The Yearly Shedding of the Skin

So I turn 44 today.

Hard to believe I’ve made it this far, really. I look in the mirror and see a middle aged man, losing hair and gaining weight. A few more wrinkles, a couple of extra aches and pains, but my mind still says I’m 19. Well, in all honesty my mind was never to be trusted at the best of times.

I look back over the past year, and have every reason to be depressed-at least on the surface. I was laid off and have been looking for work for eight months now; Mom’s health is getting weaker, I lost my cat, ad infinitum. However, I’m filled with an energy and excitement I haven’t had for a very long time.

I owe that to a pair of serial killers. As I write “Barbed Wire Kisses” I’ve never enjoyed my writing more.  The responses I’ve received to the first chapter have only built up my confidence, given me the hope that I can do this thing we call writing. It’s a wonderful feeling to know that people like what you do.

Here’s what I’ve been told:

Just read the chapter and the synopsis. I loved it.
Wicked as hell.
I think this work of your has great potential.
And the setting intrigues me even more.

I think this opening works well. Honestly, it’s engaging, cleanly written with minor errors, and as far as story goes, it instantly pulls the reader in. The scene is raw, brutal, impacting! I definitely grimaced a time or two. 😉 It doesn’t turn me off, and quite honestly I do want to know more. Why this girl? Why’d they start killing, and why in such an odd manner? Also, the brother aspect intrigues me. I’m not faced with a single serial killer at the opening, but rather you show the reader two killers, even though we can tell Micah is the leader. I think it’s a good start! :-

I finished the first chapter, mouth agape all the while; it’s cleanly written and certainly engaging: the brutality is, as you say, “Ketchum-like,” but that’s a good thing.  It kept me reading and, like your editor, I’m quite interested to see how you develop the story over 50 or 60 thousand words.  To be honest, this is not my usual cup of tea, but you’ve developed enough of a story, in those first few pages, to get me interested (again, mouth agape).  I think it’ll be a winner for you, Scott…

How could anyone not be excited to have that kind of positive feedback? Now my job is not to disappoint. The best birthday present is the one I’ve received of confidence. Friendships begun last year have only gotten stronger.

The future holds nothing but promise, something these cynical old bones never thought he would say without a healthy dose of snark.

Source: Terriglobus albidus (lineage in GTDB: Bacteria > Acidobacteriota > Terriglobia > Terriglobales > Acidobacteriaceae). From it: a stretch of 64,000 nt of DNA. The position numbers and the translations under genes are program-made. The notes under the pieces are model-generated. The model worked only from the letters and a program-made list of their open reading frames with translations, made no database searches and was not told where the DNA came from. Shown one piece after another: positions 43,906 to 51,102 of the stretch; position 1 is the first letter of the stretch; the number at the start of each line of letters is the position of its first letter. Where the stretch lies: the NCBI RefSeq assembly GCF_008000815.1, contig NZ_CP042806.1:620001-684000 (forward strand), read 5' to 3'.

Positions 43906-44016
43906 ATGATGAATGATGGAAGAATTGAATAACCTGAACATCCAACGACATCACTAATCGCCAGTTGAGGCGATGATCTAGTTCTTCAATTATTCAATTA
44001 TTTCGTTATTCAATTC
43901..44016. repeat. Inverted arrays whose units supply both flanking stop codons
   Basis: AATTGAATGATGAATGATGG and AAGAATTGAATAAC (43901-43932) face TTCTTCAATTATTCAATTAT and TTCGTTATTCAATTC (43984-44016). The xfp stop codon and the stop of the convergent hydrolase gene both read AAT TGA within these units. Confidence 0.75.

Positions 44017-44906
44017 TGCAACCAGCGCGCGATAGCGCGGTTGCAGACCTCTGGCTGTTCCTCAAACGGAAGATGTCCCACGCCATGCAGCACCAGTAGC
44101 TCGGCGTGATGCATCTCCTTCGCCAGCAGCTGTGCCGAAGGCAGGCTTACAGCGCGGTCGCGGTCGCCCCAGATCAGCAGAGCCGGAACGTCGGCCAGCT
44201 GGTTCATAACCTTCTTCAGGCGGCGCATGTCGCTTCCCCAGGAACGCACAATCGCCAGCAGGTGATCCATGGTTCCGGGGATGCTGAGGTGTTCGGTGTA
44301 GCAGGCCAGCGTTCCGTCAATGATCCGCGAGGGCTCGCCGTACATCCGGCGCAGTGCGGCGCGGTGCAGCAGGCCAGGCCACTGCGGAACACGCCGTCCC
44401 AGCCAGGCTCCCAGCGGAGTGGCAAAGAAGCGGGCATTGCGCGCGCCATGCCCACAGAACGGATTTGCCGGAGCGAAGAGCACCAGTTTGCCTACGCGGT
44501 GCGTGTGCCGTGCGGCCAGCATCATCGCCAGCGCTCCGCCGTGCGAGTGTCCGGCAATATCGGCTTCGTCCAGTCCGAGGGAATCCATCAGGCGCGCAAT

I’m grateful to each and every one of you who have been there for me, and can honestly say, that the best is yet to come.

The day I died

It was close to midnight on Oct 8th, 1999. I’d seen my date off and settled in to check my email before calling it a day when the worst pain I’d experienced dropped me to the floor. If I’d had razor blades for dinner that night it felt like they were passing through my system. I barely made it across my bedroom floor to pound on the wall to get my roomates attention. When they paramedics came they had to put me on the gurney sideways because I couldn’t straighten out. Each bump on the road brought waves of pain as the 5 minute drive to the hospital seemed to go on forever. I remember being told to do drink some milkshake type stuff and promptly projectile vomiting it on the nurse who gave it to me.

I came to 3 days later with IV’s in my arms, tubes down my nose, my throat and a catheter. I remained that way for 11 days before I was removed from it all and taken out of ICU. My large intestine had a perforation and they removed a bit over 2 feet, during an operation that only 20% live through. The surgeon told my motheer to call a priest for last rites, and she told him, “He can’t die. He may be a pain in the ass, but he’s my pain in the ass!” It didn’t help her any that it was the same hospital my Dad had died at 10 years earlier.

It took me 6 months to fully recover. I have a scar that goes from above my navel to an inch above my penis. Solid BM’s are only a memory and red meat is on my not allowed to eat list (though I do cheat on that ocassionally). On the operating table I died, but I don’t remember that. I also died a half hour after the operation when my lungs collapsed and couldn’t breathe without the aid of a respirator. I don’t remember that either.

What I do remember is feeling lucky to be alive when Dr. Arnold told me all this.

Every birthday I have now is a gift. So if I get a bit post happy around this time of the month every August, it’s in celebration of a life that almost wasn’t. A celebration of friends who almost weren’t. A driving force to live a life still open to an unkown realm of exciting possibilities.